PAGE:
Unpredictable, passionate, odd, idiosyncratic, and very quite funny… really, your typical issue of “Young Liars.” Then again, there is no “typical” issue of this book as David Lapham seems to have made it his mission to keep the reader guessing as every answer he provides leads to at least five more questions. Fractal storytelling at its best, I’d have to call it.
In this issue, we learn that, maybe, the invasion of the spiders from Mars is really just Sadie’s delusional dream — but only “maybe” as Sadie’s confrontation with her mother and half-brother suggest that it could be real. Except that Danny knows she confuses reality and this delusional dream of hers, and has somehow worked to influence it, to change his role in it from the father/invader to hero Danny Duoshade. We’re never told how Danny accomplished this, but the idea is very intriguing.
As is Sadie’s continual failure to stop this invasion. Danny narrates that she always fails and always somehow lets five spiders escape, suggesting that this delusion is some sort of psychological defense, a reason to live in a way. Or, those five spiders actually keep escaping the same way villains continually escape the hero after being foiled in superhero comics. Lapham purposefully references superhero comics as Danny calls the manic, violent, excitable Sadie “Superhero Sadie,” the survival persona of Sadie who hunts the spiders and saves the world… but not quite.
What’s amazing is that the story Lapham is telling could turn out to be something as simple as a messed up girl with a bullet in her brain who is delusional, or it could be a full-out invasion by spiders from Mars with this Martian spider-princess as the only line of defense. Even Danny isn’t totally convinced that one possibility is the true one, and Lapham is brilliant at making both seem equally likely. There’s even the hint of questioning why they both can’t be true.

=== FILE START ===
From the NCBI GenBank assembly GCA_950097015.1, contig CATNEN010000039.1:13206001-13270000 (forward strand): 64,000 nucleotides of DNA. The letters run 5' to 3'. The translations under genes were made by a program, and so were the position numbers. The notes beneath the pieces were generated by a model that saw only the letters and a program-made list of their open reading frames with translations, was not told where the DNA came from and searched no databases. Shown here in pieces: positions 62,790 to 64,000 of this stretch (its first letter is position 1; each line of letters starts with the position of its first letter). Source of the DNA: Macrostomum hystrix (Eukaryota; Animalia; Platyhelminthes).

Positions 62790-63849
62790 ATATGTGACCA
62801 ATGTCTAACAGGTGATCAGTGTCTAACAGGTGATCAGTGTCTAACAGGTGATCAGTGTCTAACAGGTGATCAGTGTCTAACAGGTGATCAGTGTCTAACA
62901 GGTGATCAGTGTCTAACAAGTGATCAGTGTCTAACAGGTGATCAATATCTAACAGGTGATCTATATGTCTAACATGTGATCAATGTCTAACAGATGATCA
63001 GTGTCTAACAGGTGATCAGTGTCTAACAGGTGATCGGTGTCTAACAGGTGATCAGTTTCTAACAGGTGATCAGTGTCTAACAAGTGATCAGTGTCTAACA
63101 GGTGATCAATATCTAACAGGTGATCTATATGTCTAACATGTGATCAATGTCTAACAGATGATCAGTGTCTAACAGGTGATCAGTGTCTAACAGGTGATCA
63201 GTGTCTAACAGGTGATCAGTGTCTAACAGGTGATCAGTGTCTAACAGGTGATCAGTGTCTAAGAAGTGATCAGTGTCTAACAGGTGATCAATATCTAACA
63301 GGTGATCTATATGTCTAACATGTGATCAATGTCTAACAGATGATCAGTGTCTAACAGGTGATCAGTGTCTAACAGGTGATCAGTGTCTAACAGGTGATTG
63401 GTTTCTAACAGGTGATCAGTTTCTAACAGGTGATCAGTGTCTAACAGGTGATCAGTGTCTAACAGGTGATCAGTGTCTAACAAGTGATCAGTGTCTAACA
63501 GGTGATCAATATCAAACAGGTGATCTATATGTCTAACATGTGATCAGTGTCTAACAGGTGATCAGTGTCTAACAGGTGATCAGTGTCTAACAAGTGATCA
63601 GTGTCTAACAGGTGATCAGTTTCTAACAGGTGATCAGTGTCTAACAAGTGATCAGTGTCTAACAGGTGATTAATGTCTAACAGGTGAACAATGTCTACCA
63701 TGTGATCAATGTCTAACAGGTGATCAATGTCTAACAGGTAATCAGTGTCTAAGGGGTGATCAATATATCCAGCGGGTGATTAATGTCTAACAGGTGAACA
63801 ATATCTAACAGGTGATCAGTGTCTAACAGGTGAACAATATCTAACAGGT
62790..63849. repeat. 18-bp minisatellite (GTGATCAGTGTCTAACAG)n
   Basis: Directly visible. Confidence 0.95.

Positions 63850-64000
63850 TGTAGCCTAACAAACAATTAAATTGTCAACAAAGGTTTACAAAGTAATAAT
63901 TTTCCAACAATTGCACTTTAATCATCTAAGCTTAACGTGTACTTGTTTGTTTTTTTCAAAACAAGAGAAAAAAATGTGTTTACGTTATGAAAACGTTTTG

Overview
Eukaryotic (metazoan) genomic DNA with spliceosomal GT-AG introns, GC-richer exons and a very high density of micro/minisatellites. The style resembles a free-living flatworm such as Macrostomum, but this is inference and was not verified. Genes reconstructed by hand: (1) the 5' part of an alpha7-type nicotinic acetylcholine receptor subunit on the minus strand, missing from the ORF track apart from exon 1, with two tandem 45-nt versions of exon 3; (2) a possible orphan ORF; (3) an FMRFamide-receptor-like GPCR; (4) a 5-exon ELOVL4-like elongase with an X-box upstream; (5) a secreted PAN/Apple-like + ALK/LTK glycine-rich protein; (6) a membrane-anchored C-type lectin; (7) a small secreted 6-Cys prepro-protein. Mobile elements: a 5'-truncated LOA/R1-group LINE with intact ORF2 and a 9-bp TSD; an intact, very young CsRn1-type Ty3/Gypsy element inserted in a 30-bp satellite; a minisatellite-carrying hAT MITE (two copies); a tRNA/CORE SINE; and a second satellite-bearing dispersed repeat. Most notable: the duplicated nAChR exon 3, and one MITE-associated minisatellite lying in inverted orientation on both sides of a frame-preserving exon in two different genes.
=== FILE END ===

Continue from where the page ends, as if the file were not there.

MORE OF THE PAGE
Lapham’s writing is so strong in this book that it’s easy to overlook his art, but so much of the story is told there. Since Lapham writes and draws “Young Liars,” he has the added advantage of conveying subtle character traits through the art. Simple panels just showing characters sitting around expose their personalities quicker and more effectively than words could. He uses a four-tied page layout effectively, playing within those boundaries and often shifting perspective panel to panel, making for an incredibly confident presentation. Lapham obviously knows exactly what he wants, both in his writing and art, and that’s exactly what makes “Young Liars” so effective a book. Not many writers or artists are so sure of what they’re doing and so willing to take risks, but Lapham is and it pays off big time. Numerous plot points may not be clear yet, but that Lapham knows what he’s doing is never in doubt.